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" The generall end therefore of all the booke is to fashion a gentleman or noble person in vertuous and gentle discipline... "
The Christian Observer - Page 251
1815
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English Poems: The Elizabethan age and the Puritan period (1550-1660)

Walter Cochrane Bronson - English poetry - 1909
...wyre: hair, stars: eyes. (32) 99. 05= according as. (33) THE FAERIE QUEENE. "The generall end therefore of all the booke is to fashion a gentleman, or noble person, in vertuous and gentle discipline. Which for that I conceived shoulde be most plausible and pleasing, being coloured with an historicall...
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The Poetical Works of Edmund Spenser in Three Volumes...: Spenser's Faerie ...

Edmund Spenser - 1909
...particular purposes or by-accidents therein occasioned. The generall end therefore of all the boolie is to fashion a gentleman or noble person in vertuous and gentle discipline : Which for that I conceiued shoulde be most plausible and pleasing, being coloured with an historicall...
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The Crisis of Courtesy: Studies in the Conduct-Book in Britain, 1600-1900

Jacques Carré - Literary Criticism - 1994 - 201 pages
...that his design is to colour with 'historical! fiction' the 'generall end' of the whole work, which is 'to fashion a gentleman or noble person in vertuous and gentle discipline.' The fiction thus becomes fused with the idea of fashioning, joining together each of the twin concepts...
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Allegory and Violence

Gordon Teskey - Literary Criticism - 1996 - 195 pages
...This is what Spenser means in the "Letter to Raleigh" when he says that the "general! end" of his book is "to fashion a gentleman or noble person in vertuous and gentle discipline." By drawing the reader into its system, the poem "fashions" an intellectual habit. In the Enlightenment,...
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Romance and Revolution: Shelley and the Politics of a Genre

David Duff - Literary Criticism - 1994 - 276 pages
...there is, in addition, an echo of Spenser's famous remark that the purpose of The Faerie Queene was ' to fashion a gentleman or noble person in vertuous and gentle discipline', 40 an aim that can be identified with the vision of an ideal prince which extends over the whole poem...
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The Specter of Dido: Spenser and Virgilian Epic

John Watkins - Poetry - 1995 - 208 pages
...and Acrasia signal Spenser's own resistance to romance conventions that might subvert his aspirations "to fashion a gentleman or noble person in vertuous and gentle discipline" ("A Letter of the Author to Sir Walter Raleigh"). This book explores the intertextual phenomenon that...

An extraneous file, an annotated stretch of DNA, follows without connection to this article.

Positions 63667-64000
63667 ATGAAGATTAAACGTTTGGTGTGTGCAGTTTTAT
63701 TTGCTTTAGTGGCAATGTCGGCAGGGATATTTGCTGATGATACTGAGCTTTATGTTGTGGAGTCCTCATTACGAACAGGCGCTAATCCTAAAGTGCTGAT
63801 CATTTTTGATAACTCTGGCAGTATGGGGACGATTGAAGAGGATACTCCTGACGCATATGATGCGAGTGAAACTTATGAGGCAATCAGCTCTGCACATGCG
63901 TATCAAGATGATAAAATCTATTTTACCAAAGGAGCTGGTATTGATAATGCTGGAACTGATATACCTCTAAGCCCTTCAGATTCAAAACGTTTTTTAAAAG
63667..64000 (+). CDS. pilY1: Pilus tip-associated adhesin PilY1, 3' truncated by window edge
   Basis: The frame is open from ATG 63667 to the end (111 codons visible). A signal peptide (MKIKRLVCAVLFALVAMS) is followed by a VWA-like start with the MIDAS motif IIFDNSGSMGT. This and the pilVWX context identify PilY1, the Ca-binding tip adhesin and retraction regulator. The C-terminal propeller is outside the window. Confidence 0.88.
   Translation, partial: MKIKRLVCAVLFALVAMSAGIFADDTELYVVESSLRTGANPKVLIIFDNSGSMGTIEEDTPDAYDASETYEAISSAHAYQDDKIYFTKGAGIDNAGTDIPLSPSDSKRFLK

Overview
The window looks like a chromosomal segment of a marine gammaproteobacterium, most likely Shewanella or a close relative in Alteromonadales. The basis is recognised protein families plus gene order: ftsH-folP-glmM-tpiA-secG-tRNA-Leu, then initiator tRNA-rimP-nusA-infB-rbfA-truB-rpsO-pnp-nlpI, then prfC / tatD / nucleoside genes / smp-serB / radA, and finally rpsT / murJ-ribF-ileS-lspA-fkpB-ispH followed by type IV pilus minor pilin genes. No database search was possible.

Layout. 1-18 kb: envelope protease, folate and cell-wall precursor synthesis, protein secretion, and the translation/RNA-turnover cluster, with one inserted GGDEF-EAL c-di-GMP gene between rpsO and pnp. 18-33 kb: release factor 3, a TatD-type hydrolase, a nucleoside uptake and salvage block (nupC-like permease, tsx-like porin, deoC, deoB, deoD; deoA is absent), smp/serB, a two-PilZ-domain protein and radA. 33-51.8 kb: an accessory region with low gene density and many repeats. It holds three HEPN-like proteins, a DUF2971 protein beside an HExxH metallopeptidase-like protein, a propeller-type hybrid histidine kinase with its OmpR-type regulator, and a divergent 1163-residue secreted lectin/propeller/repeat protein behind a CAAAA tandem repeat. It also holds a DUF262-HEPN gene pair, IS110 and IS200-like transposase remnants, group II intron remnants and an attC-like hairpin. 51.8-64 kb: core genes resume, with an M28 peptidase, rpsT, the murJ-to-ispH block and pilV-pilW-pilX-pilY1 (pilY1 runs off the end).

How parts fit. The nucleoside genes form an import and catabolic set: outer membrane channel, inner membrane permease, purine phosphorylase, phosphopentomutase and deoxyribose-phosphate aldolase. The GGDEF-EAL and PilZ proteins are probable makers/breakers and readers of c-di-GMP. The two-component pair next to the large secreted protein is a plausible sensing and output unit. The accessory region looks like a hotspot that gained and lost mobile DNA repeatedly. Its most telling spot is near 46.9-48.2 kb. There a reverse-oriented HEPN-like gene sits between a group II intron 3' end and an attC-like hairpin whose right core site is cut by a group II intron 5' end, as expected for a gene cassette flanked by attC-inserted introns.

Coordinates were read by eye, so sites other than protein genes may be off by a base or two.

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Subject and Object in Renaissance Culture

Margreta de Grazia, Maureen Quilligan, Peter Stallybrass - Literary Collections - 1996 - 398 pages
...and printed in the first edition of The Faerie Queene in 1590, Spenser declares that "the generall end ... of all the booke is to fashion a gentleman...or noble person in vertuous and gentle discipline." Spenser claims both a moral duty and a rhetorical power to inform and reform the subjectivities of...
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Polliticke Courtier: Spenser's The Faerie Queene as a Rhetoric of Justice

Michael F. N. Dixon - Literary Criticism - 1996 - 245 pages
...Castiglionian «arraffo21 for the epic expressed in Spenser's letter to Raleigh: "The general! end therefore of all the booke is to fashion a gentleman or noble person in verruous and gentle discipline." That "end" is rhetorically complex since the "noble person" he aims...
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"The White Horse" and Other Stories

Emilia Pardo Bazan, Emilia Pardo Bazán (condesa de) - Fiction - 1993 - 163 pages
...in a fashion analogous to Caxton's Prologue, Spenser specifies that "The generall end" of his book "is to fashion a gentleman or noble person in vertuous and gentle discipline" (LR). 16 He declares that he is following "all the antique Poets historical!, first Homere, who in...
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Dental Anthropology

Simon Hillson - Social Science - 1996 - 389 pages
...four authors are the "antique Poets historical" being followed in this present work whose general end is "to fashion a gentleman or noble person in vertuous and gentle discipline."14 Something like the distinction between prosopographia and prosopopoeia is seen in the...
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